After spending every waking moment this fall and winter focussed on getting my youngest and last child into college, the job is finally complete. She has chosen a small women’s college that she will attend in the fall, and she will be on full tuition scholarship, meaning, we are only responsible for room and board. In the years leading up to graduating my kids from homeschooling, and getting this child and her brother before her into college, I did a great deal of research. I called all kids of colleges and spoke to admission and financial aid officers. I also spoke to any parent going through the admissions process I could find. I am glad to report that all of the research payed off.
While the attached video has very good and useful information, homeschoolers have a longer list of do’s and don’t they should follow. With that said, here are my 10 simple rules for getting your homeschooled child into the right college.
1. Start early. The college my daughter chose in the end is the same college that she visited during her Freshman year of high school. She also spent the summer after her Sophomore year at a camp at the same school. Visiting schools early my kids excited about the college process. It helped us to formulate their high school programs, as we knew what the schools they were interested in wanted them to study. There were no surprises when it came time to fill out college applications. Also, she developed relationships with faculty that proved to be very useful.
2. Focus on math and verbal abilities. Good math, verbal, and writing scores are the things scholarships are made of. Your child does not need to be a genius in both, but they should demonstrate exceptional skills in one, and above average abilities in the other. Consider investing in a tutor, if necessary, to make sure your college bound student has a good grasp of math and can read and write well.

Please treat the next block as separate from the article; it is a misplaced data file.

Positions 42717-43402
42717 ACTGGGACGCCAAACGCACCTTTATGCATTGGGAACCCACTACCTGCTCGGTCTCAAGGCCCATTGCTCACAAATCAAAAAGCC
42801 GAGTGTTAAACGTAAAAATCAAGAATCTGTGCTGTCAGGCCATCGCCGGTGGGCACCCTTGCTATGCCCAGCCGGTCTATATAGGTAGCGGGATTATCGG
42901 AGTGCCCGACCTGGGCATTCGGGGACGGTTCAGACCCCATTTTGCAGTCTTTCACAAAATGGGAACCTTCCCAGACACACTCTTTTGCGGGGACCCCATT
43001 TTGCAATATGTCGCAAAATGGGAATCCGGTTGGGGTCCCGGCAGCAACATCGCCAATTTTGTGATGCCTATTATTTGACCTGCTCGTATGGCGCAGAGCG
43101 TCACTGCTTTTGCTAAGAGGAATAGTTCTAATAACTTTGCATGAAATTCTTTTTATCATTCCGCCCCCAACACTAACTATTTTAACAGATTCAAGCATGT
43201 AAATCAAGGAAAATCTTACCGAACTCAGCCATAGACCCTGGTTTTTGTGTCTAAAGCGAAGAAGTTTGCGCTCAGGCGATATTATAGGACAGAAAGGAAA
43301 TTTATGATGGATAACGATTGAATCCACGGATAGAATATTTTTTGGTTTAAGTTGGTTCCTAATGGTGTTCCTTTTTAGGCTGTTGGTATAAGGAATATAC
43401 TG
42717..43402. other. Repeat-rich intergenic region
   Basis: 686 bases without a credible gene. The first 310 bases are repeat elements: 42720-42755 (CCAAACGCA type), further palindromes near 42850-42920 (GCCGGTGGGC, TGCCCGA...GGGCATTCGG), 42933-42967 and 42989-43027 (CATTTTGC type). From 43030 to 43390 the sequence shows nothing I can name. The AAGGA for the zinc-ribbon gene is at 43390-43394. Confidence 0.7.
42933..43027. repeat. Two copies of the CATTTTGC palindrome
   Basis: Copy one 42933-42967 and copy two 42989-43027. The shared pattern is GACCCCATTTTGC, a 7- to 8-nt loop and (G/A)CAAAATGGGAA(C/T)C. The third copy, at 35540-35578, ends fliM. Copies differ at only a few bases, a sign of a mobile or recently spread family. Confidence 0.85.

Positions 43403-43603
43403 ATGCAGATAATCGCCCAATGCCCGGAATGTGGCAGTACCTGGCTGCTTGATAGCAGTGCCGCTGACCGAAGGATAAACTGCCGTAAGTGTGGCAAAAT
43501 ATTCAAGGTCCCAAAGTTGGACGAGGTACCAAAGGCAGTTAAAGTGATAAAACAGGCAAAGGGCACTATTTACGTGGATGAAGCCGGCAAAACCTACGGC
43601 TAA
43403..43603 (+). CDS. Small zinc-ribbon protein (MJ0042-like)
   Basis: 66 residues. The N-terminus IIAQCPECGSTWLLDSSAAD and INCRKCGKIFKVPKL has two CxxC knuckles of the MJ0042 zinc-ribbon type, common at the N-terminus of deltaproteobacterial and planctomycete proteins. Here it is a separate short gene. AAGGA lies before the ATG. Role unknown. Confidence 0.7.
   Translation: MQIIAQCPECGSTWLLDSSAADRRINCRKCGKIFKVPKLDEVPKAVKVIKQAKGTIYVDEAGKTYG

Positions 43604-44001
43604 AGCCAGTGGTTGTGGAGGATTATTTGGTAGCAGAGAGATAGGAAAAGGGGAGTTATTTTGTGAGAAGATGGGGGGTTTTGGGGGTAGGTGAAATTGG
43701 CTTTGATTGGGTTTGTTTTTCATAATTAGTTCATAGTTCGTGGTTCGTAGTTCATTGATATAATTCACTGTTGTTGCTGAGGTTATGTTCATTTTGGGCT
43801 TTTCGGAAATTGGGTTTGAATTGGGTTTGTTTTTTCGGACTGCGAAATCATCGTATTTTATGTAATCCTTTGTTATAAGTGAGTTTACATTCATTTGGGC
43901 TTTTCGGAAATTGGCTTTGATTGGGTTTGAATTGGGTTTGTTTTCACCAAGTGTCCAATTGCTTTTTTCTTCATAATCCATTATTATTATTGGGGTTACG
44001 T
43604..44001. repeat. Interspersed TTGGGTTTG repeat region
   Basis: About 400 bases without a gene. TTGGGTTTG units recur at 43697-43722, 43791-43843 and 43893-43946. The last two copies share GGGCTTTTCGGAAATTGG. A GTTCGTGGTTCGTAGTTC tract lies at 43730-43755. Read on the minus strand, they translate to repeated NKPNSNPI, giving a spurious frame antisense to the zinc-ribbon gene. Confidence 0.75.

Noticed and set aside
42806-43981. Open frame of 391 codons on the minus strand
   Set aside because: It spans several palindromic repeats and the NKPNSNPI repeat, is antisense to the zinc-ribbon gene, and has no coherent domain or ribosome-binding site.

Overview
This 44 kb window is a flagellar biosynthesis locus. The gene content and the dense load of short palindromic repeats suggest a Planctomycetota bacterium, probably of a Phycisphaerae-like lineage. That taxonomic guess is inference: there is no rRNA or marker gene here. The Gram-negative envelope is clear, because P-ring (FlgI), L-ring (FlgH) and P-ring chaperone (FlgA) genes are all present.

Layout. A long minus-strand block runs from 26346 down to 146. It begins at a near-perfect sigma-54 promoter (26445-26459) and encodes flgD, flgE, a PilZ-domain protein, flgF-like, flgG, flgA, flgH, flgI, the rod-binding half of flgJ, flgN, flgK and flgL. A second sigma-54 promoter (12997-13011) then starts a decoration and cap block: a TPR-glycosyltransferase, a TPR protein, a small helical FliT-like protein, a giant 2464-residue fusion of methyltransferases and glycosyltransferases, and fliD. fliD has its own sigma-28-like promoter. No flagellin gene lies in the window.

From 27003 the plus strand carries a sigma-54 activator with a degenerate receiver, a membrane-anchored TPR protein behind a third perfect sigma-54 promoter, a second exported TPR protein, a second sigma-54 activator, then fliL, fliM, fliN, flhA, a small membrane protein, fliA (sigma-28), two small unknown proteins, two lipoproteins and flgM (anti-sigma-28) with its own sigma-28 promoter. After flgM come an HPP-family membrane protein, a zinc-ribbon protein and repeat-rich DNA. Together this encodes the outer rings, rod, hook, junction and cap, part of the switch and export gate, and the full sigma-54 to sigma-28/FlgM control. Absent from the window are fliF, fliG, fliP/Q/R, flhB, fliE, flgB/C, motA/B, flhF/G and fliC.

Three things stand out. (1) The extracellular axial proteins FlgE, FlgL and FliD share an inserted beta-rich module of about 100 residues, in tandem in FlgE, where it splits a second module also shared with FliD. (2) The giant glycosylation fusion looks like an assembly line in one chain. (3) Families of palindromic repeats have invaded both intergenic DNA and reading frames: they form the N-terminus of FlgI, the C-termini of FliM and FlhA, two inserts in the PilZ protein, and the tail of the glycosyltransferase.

3. Prepare for and take the appropriate standardized tests. Beginning in the 11th grade, homeschoolers should take the PSAT, SAT and/or ACT. My suggestion is to take the PSAT to see if they qualify for the National Merit Award, and then take the SAT and ACT to see which test they are more inclined to. Once you know which test format is easier for your child, they should be encouraged to take that test a few more times to maximize their score. While they don’t have to take any tests before grade 11, it doesn’t hurt to take them earlier, for practice and to familiarize themselves with test taking.
4. Amass college credits. There are many ways to earn college credits as a homeschooler. Students can take AP exams (and may even be able to access AP classes). They can take CLEP and DANTES Exams. They can take IB courses. They can dual-enroll in a college, online, or in person. While there is no guarantee that the child’s end-point college will accept the credits the child has earned (small colleges accept the most, others accept them as electives, Ivies don’t accept them at all), the fact that your child tackled higher level coursework will make them more competitive. My kids only gained 6 college credits each through CLEP, which was enough for schools to understand that they are ready for college level work.
5. Focus on their strengths. The biggest mistake that too many parents and students make, both in traditional schools and homeschools is trying to excel in every subject area. While a child can be a strong student in all areas, if they pull back on the areas they are not really interested in, they will have the time, energy, and inclination to be truly exceptional in their areas of interest and natural ability. For one of my kids, that was art and computer science. For my other child, it was theater and literature. I allowed them to study general college prep material in some subjects, and used AP and College level materials in their most prodigious subject areas.